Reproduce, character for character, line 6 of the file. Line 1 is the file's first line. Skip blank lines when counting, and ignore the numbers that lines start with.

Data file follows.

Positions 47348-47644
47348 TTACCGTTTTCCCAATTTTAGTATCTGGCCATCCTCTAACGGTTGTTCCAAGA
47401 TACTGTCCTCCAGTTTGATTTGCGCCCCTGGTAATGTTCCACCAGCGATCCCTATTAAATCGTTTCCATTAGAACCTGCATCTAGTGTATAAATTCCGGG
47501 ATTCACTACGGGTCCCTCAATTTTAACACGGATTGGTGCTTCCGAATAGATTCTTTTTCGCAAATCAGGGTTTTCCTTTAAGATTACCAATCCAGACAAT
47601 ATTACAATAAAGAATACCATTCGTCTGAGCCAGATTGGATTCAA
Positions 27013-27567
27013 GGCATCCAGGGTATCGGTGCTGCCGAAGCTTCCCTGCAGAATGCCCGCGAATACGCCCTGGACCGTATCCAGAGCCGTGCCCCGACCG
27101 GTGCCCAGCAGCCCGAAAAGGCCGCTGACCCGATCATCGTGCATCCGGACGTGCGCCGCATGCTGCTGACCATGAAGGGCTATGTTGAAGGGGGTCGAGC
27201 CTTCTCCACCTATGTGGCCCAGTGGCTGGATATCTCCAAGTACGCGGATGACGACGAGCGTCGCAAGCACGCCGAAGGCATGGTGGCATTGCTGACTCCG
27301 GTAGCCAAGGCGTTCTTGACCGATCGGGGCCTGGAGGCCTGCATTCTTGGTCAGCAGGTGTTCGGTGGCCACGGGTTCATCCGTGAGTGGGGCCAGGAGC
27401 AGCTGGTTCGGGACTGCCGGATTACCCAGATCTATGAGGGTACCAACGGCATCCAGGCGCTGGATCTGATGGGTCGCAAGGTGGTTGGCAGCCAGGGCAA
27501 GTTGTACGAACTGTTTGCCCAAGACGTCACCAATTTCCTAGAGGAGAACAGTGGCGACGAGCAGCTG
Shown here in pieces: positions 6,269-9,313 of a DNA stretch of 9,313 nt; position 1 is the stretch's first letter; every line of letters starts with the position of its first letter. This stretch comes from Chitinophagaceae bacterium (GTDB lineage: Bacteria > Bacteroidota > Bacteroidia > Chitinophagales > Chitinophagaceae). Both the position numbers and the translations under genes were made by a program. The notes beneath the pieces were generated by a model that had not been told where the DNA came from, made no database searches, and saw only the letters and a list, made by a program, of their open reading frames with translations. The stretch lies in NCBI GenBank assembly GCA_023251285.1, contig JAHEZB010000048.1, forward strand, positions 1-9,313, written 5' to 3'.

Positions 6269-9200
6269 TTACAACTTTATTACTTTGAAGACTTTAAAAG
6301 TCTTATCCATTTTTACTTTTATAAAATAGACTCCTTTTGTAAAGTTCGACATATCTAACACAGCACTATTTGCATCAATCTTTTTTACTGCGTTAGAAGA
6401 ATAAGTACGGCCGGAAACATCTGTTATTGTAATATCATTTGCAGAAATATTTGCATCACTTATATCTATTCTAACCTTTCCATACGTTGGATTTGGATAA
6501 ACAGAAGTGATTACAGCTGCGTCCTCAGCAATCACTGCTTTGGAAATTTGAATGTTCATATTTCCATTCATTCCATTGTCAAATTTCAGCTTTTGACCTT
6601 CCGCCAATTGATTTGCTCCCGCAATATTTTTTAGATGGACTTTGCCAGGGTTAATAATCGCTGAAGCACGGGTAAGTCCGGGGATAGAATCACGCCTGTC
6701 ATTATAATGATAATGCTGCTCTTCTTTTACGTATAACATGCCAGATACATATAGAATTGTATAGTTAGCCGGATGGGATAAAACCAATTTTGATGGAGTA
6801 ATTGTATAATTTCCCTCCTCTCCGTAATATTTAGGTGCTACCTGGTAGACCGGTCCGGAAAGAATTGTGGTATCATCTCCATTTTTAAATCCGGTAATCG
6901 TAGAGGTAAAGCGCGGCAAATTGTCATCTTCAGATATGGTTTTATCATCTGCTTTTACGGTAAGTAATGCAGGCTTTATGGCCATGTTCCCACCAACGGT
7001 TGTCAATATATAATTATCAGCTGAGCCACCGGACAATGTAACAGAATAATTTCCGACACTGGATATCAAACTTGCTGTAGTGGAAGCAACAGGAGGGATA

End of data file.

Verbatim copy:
Positions 27013-27567